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Sometimes all a man needs to recharge his batteries is a quick weekend getaway – maybe a little road trip to stay at a B&B with his lady or a quick flight to see old friends. One of the keys to making a weekend getaway a refresher instead of a drag is packing light. To that end, you want to bring items that are both versatile and comfortable and will suit a variety of possible activities and temperatures.
Note: The clothing and accessories lack links this time as they are all available through Trunk Club .
1. Plaid button-down. A plaid button-down is light and easy to pack, and it looks good for both casual daytime activities and going out to places that are a little more formal at night.
2. Swim trunks. I like Rules for My Unborn Son author Walker Lamond’s philosophy when it comes to packing swim trunks: “I’m an optimist, so I always carry a bathing suit in my bag wherever I go.” You never know if your getaway will find you taking the plunge in the ocean, lake, or simply the hotel swimming pool.
3. Multi-tool . When I’m traveling by car, I like to have a multi-tool with me. I guess it’s the Boy Scout in me. You never know when you’ll need to use it. (For the best TSA-approved pocketknives and multi-tools for when you’re flying, check out this post  by our friends at Gear Patrol.)
4. Sunglasses. These are a must if you’re driving to your destination. Nothing worse than squinting into the setting desert sun as you’re driving west on I-40. Once you arrive at your destination, they’ll be put to good use whether you’re spending an afternoon at the horse track or taking a sailboat out on the bay.
5. Shoes. A pair of brown suede shoes offers the right balance between casual and dressy. You won’t look out of place wearing them whether you’re at a roadside diner or a more upscale restaurant in the big city.
6. T-shirts. When you’re gone for just the weekend, you want clothes that can work double-duty. T-shirts fit the bill. Wear them solo or as part of a layered look.
7. Dark Denim. A nice pair of dark color jeans with minimal distressing is another one of those clothing items that can work for different occasions. They’ll look great with a t-shirt and a pair of casual sneakers during the day or a sport coat, button-down, and a pair of loafers at night. They’re the only pair of pants you need for a quick getaway.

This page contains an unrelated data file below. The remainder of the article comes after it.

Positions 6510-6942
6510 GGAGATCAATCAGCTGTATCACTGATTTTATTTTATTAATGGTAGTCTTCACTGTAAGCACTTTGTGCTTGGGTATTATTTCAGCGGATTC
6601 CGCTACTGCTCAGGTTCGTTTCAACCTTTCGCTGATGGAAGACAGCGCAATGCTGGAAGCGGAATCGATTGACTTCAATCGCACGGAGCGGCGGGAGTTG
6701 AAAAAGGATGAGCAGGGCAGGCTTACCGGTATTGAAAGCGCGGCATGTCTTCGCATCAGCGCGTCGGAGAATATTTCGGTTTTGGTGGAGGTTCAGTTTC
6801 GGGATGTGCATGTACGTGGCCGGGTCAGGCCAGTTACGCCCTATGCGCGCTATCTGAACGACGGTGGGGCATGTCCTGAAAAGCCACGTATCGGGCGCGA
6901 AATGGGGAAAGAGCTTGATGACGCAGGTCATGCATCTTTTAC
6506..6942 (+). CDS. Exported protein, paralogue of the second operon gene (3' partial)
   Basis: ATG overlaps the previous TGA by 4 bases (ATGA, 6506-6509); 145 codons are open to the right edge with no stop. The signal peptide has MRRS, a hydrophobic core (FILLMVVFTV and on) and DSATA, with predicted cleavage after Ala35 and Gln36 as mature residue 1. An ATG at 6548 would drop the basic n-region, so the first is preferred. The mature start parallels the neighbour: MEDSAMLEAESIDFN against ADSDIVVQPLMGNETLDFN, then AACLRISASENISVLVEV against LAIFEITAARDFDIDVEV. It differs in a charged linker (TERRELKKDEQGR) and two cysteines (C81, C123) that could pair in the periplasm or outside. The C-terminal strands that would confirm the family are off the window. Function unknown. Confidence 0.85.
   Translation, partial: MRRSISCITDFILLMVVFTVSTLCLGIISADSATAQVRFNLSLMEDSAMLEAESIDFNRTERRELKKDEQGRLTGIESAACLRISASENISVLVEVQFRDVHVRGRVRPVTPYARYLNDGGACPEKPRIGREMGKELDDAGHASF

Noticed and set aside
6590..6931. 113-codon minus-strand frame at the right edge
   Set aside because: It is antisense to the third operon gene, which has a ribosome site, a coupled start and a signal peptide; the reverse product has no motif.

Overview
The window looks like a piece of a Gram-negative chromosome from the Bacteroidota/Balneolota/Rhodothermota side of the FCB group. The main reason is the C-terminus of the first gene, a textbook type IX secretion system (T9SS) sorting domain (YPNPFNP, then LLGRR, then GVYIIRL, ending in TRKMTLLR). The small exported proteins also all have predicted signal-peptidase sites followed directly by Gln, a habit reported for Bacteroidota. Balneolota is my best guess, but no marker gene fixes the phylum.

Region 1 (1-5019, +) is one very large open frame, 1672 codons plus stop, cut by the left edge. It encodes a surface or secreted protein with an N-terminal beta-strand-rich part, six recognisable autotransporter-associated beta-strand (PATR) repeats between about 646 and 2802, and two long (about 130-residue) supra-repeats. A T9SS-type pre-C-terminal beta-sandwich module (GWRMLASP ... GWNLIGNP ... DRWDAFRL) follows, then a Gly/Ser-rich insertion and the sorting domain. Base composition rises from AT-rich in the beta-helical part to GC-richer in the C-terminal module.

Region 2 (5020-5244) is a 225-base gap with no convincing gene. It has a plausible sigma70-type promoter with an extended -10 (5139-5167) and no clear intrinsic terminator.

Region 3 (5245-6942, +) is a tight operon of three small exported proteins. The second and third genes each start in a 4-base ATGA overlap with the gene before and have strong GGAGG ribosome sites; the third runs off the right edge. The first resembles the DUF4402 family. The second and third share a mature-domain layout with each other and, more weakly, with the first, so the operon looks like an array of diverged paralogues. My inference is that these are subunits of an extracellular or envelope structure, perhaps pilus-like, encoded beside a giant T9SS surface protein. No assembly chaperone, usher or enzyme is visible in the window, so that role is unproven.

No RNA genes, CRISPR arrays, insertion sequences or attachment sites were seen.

8. Magazine . Traveling is when I catch up on all my magazine reading. I bust them out for plane trips and relish reading them in bed at night. I’m not looking for anything too heavy here. Just fun, easy stuff that lets my mind take a vacation while I’m on vacation.
9. Kindle . I also make sure to stock my Kindle with plenty of great airplane or car-trip reads. I like to have a mix of fiction and non-fiction on there. For fiction, you can’t go wrong with anything by Louis L’Amour. His novels are fun, quick reads. For non-fiction, I’ll typically download the latest pop-business or psychology book. You know, the stuff you see in airport bookstores. They’re entertaining and also give me some conversational tidbits to bring up with friends.
10. Ball cap . In my experience, the return trip home usually starts early in the morning. I want to maximize the amount of sleep I get, so I’ll skip the morning shower. To cover up the bed-head, I just slap on a ball cap.
11. Checkered button-down. Checkered button-downs have the same benefits as their plaid cousins. Lightweight, easy to pack, and versatile. I’ve become a big fan of gingham-checkered shirts in recent months.
12. Vest. The weather can change rapidly while traveling. A light vest not only will keep you warm in cooler locales, but it looks great with that plaid button-down you’re bringing along.
13. Dopp kit. For details on building the perfect dopp kit, click here. 
14. Duffle bag. When you’re traveling for just the weekend, you want something simple and light. A duffle bag allows you to skip checking a bag if you’re flying and it doesn’t take up much space when you’re driving. And as one of Mr. Lamond’s rules for his unborn son advises, “Never pack more than you can carry yourself, and a man’s luggage doesn’t roll.”